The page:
3. Go for regular walks. We've lost our commute which may have involved walking to the bus, we've lost our coffee meetings, lunch breaks and social breaks. Try and match your previous daily movement. A 10-15 minute walk before you sit at your desk for the day, a 5 minute walk mid morning, a half hour lunch break - outside is even better, walk and talk on the phone (bluetooth earphones are a bonus), and a 10-15 minute walk after you log off. This should be on top of your daily virtual workouts with us ;-)


4. Drink lots of water. Not only will this make you stand up and pee more, but if you're feeling thirsty, it means your cartilage, muscles and joints are dehydrated, which is going to reduce the amount of space between your bones and increase pressure on the joint surfaces. It also means your brain is dehydrated which can lead to you feely "foggy" and tired.


I want to set it up properly from top to toe

Want to go a step further? Here is the textbook set up of the perfect workstation  

Desk - clear all the clutter!

  • Sit in the middle of the desk with the screen directly in front of you

  • Avoid storing things under the desk that will clutter the leg space

Chair

  • An adjustable chair is ideal, otherwise you will need more props to get into the right position

  • Height - adjust seat height so the forearms are horizontal or slightly down, wrists are neutral and feet can sit flat on the ground

  • Foot rests are recommended for those who are vertically challenged and their feet don't touch the ground, or those who are tempted to tuck their feet under the chair

  • Seat slope should be horizontal to the ground

  • Seat depth should support at least 2/3 of your legs, allowing at least a 2 finger gap between the leg and chair. If not, consider a lumber support or rolled up towel

  • Arm rests are only recommended if they're adjustable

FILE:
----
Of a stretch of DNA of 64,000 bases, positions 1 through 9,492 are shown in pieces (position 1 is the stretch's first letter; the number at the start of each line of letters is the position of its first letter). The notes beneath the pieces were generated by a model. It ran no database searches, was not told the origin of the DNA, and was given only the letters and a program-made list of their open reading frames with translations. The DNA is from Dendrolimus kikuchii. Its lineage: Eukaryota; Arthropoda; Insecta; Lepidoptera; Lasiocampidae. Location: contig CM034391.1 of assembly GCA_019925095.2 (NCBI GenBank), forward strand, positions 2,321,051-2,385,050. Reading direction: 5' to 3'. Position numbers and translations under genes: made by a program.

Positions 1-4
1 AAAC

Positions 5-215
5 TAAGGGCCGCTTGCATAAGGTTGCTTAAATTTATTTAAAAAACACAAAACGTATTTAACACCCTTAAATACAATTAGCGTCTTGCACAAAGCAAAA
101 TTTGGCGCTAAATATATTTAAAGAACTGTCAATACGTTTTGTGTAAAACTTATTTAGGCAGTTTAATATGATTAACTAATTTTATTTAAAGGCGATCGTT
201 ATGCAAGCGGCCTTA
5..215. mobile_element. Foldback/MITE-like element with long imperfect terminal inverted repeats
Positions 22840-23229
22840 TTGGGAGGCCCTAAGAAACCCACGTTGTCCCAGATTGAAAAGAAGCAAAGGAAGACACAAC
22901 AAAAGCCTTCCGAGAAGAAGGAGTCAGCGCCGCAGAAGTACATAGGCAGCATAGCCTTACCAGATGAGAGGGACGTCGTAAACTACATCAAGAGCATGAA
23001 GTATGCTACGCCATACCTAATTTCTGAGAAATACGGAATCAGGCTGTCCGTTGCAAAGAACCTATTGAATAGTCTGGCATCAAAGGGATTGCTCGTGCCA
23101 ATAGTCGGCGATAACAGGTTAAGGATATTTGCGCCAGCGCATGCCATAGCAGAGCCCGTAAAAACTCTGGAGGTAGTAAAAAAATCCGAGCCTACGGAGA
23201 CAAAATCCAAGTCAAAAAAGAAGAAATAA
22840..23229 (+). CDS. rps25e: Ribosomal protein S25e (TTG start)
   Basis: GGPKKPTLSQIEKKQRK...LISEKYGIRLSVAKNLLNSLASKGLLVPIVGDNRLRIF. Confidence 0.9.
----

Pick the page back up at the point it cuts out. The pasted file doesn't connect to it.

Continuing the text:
• Backrest should be set at around 100° to avoid slumping or slouching

Screen

  • Distance- Too far away = eye strain and neck poke. Too close = slouching. Once chair is set up properly, the screen should be an arms length away

  • Height - you should be looking at the top 1/3 of the screen, lift it up with books if needed

  • Position - right in front of you, to the left or right = neck and trunk rotation.

  • Laptops - Screen is too low and close, and the keyboard is too small. Consider getting a seperate keyboard and mouse and just use the laptop screen



Keyboard

  • Position - directly in front of you, about 5cm in from the edge of the table

  • Angle - should leave the wrists in a neutral position. Touch typers should have a flat keyboard, "hunt and peck" typers (i.e. using one finger at a time) should have the tabs lifted to create an angled keyboard.

Mouse

  • Position - right next to the keyboard. Towards the end of the day it likely creeps away from you, keep resetting it.

  • Avoid extending the arm too far away, switching sides regularly is ideal - and will train the brain!

Phone

  • Avoid holding the phone between your ear and your shoulder

  • Landline - if you're on the phone a lot, move it close to your preferred side, an ear piece is ideal

  • Mobile phone - if you use it a lot for phone calls, consider bluetooth ear buds

Lighting & glare

  • Poor light can cause squinting, eye strain and headaches

  • Your workstation should be at a right angle to a natural light source, if not, source some blinds to reduce glare.

  • Overhead lights or lamps are ideal

I could have given you a lot more detail, but this is a great start! If you have any more questions, don't be afraid to send me a picture of your set up and I can give you some tips!

claire@nsrunningfitness.com.au



About the Author:

Claire is an Exercise and Sports Scientist and head coach at North Shore Running and Outdoor Fitness. Her background in strength and conditioning and research into motor control has led to an array of experiences including ergonomic set ups of workstations, cars and even mining trucks!